BARKS AND RECREATION – DO’S AND DON’TS FOR ENJOYING NATURE

“Wanna go to the park?”  Tommy Holedigger was trembling with excitement when he heard that question – “I can’t believe it!  It’s “Parks and Recreation Month” again – or as I like to call it, “Barks and Recreation Month” – my favourite month of the year!  This is the month that all pet owners are reminded to take us out to play outdoors with them.  Hurrah!  Let’s go… c’mon…now!” 

Tommy is a very busy Border Collie and he likes nothing more than to get to an off-leash park and run, run, run… and then when that is done, to run some more!  Of course, he does have a few “issues” and has been known to get into a bit of trouble sometimes as he is not always polite with others – and he does not always come right back when called.  His buddy, Indiana Bones, a busy beagle pup, has learned a few things at his Socialization classes and decided to share with Tommy. 

Indiana was excited too but he knew that he had to follow a few rules.  His tail was wagging as fast as it could go and he ran around in circles as he reminded Tommy of a few things… 

Tommy, get a grip.  I just came from my obedience class and Dr. Callen was there and she said we have to remember a few things – here is what I learned:

  1. Leash: What park are you going to?  Do you need your leash or not? Check first or you might get in trouble with “the law”.  Remember, Tommy – we are not allowed to run loose anywhere except in special “off-leash parks”.  As much as we like to take off and run, we have to be “under control” all the time… I hate that too, but it is for our safety.  We are well behaved (most of the time) but there are other dogs or safety issues that we might not know about and so we need to be on our leash to be safe.  My owner is really good about that and says that she wants to be a “responsible pet owner”.  Hurrah for her!
  2. Aggressive dogs: Have you ever been to the park with that big mutt, Bony Soprano?  That guy is mean – he pretends to be friendly and then “Wham!”, he lunges.  We have to be careful about guys like him, and his cousins – those guys just should not go to off leash parks at all.  Don’t their owners know that?  It’s because of thugs like them that being on a leash is good as it makes it easier to break up fights. 
  3. Training: I am so glad I have been going to obedience classes.  It is sooo hard to come back when I am called when I am off exploring or chasing squirrels but now I know how to do it – every time.  My humans will let me go off leash now.  Tommy, if you would learn to do that, you might get to go free more often!  Even busy Border Collies like you can learn to do that.
  4. Licenses:  I just got a new tag – and it looks pretty sharp!  My human said I need it on my collar so that the City knows about me and can help if I get lost.  Pretty cool, eh?  Make sure you get your license renewed too. 
  5. Microchip: Hey, Tommy… do you have one of those cool microchips?  I do, and it kind of makes me feel like a space dog.  I went to see my vet at PetFocus and she put this little thing, about the size of a rice grain, under my skin.  It didn’t hurt a bit.  It’s very high tech – if I ever got lost, a vet could wave this magic wand over my back and the information about my owners would pop up.  How awesome is that?  I think all the guys should get one.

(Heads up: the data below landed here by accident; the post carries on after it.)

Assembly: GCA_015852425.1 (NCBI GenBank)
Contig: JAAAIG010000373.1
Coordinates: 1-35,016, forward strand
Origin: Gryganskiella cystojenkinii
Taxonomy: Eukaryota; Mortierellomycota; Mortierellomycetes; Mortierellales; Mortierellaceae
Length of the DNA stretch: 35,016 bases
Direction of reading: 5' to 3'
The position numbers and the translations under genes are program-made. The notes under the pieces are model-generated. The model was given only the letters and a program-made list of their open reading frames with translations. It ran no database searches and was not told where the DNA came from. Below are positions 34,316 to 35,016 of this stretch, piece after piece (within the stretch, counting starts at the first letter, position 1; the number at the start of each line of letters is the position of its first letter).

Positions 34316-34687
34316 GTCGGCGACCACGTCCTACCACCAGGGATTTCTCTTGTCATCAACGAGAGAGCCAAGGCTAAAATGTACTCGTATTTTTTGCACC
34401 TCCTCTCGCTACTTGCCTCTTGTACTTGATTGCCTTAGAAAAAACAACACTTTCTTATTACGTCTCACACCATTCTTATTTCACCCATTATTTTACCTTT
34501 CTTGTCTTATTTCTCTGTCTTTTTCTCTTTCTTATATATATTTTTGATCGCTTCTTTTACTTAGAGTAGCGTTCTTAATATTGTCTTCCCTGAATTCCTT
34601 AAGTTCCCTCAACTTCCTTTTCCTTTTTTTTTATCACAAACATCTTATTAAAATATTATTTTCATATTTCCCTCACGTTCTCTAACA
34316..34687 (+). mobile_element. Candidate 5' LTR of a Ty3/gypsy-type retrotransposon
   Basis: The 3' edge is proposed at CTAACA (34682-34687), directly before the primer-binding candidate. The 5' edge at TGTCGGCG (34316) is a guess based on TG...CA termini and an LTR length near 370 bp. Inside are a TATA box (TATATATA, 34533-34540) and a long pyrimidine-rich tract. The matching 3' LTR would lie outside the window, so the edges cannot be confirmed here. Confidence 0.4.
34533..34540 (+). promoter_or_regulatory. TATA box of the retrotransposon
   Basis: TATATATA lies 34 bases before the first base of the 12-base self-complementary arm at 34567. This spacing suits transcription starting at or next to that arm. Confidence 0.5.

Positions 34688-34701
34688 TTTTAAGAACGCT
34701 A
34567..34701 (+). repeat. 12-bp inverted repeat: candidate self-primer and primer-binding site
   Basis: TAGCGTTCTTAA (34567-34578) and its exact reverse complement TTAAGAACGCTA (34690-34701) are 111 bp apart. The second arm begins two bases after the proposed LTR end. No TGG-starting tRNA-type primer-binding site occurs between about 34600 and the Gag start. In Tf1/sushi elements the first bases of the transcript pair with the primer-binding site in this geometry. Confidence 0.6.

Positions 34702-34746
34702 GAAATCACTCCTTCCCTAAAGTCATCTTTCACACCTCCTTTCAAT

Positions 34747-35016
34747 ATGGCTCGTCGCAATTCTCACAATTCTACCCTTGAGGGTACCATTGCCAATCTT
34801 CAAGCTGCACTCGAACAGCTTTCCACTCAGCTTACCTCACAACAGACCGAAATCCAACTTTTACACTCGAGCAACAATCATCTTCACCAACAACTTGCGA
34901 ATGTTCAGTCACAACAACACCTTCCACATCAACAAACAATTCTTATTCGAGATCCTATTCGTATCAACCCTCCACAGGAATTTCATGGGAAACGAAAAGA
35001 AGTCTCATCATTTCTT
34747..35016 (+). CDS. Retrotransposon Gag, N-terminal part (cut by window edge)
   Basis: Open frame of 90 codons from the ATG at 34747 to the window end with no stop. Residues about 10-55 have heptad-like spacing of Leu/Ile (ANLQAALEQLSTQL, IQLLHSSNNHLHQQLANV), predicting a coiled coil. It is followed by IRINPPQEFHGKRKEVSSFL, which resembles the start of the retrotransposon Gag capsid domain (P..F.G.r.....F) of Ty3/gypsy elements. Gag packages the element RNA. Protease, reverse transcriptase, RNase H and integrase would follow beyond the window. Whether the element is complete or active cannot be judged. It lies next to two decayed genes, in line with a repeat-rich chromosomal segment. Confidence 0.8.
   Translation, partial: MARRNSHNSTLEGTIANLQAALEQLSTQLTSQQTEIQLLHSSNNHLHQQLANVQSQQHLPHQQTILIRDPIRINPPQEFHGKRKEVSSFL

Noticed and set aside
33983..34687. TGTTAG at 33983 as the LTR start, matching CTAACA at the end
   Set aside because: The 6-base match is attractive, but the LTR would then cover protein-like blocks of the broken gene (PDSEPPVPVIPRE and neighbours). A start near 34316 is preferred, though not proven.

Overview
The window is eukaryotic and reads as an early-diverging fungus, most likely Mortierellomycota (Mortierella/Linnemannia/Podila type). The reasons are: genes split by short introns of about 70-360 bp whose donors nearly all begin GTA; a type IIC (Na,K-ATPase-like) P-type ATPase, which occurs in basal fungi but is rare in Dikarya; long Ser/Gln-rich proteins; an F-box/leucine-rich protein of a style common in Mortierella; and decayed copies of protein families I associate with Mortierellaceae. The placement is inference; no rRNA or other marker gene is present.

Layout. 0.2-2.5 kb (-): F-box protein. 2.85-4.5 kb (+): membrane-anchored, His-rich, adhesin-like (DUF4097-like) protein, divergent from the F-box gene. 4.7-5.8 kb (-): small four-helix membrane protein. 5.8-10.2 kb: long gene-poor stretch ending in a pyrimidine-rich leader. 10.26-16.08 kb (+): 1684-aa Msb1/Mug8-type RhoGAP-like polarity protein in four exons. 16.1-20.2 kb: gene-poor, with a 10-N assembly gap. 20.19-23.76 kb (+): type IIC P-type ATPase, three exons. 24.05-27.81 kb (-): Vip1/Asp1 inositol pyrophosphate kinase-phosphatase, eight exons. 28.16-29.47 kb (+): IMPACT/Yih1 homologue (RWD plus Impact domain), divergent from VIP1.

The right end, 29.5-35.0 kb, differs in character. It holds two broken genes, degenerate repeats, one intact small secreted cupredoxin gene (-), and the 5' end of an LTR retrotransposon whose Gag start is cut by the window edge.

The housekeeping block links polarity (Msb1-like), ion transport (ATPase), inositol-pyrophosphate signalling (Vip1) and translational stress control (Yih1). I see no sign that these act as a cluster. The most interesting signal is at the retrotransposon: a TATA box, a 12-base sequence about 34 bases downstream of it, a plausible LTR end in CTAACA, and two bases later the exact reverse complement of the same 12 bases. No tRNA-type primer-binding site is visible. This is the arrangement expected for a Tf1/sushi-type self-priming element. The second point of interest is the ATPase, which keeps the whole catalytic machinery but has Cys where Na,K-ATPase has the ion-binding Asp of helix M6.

6. Poop:  Well, we know all about that, right?  When you gotta go… anyway, our owners have to remember to “scoop the poop.”  I hope they know that this is the law too… back to that responsible pet owner thing again.  I love sniffing poop but apparently there can be dangerous stuff in it – like buggy things and diseases.  Ick.  As much as I love checking it out, I wouldn’t want to carry bad stuff back to my owner’s house.   My owner is really careful about that – she just took a sample of my poop to PetFocus to be tested – she said we will do that every year.  She’s the best.
  7. Parasites: I hate ticks and fleas!  Those things make me itchy and give me a rash.  Fortunately, I get some stuff every month to keep those pests away from me…  The problem is, not all the guys get that stuff and so some of the dogs I like to play with at the park are carrying around pests, and they are in the grass too.  Make sure your owner is giving you the monthly dose of treatment.  My owner also checks me over (I love that part – it’s like a free massage!) for ticks every time we come in – and we don’t go back to the places where I find ticks.
  8. Vaccines:  I was at PetFocus last week – my owner took me in because we are going camping and she was afraid we might run into some deer or raccoons.  You know I just can’t help sniffing around where those guys have peed!  Anyway, it seems I needed some vaccine to help protect me from some of the awful stuff those wild beasts might carry.  Tommy, you should check that out too as I know you like to drink from puddles and ditches – you don’t know who peed there, buddy!  Get vaccinated to protect yourself and your humans.